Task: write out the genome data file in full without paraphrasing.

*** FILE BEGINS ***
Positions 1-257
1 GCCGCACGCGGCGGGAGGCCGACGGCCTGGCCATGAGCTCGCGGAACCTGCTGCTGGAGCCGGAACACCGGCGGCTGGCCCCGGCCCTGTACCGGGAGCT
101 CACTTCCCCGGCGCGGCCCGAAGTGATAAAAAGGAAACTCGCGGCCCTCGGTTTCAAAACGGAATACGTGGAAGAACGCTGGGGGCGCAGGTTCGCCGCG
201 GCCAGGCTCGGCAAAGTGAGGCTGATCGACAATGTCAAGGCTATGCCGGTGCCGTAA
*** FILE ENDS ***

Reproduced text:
Positions 1-257
1 GCCGCACGCGGCGGGAGGCCGACGGCCTGGCCATGAGCTCGCGGAACCTGCTGCTGGAGCCGGAACACCGGCGGCTGGCCCCGGCCCTGTACCGGGAGCT
101 CACTTCCCCGGCGCGGCCCGAAGTGATAAAAAGGAAACTCGCGGCCCTCGGTTTCAAAACGGAATACGTGGAAGAACGCTGGGGGCGCAGGTTCGCCGCG
201 GCCAGGCTCGGCAAAGTGAGGCTGATCGACAATGTCAAGGCTATGCCGGTGCCGTAA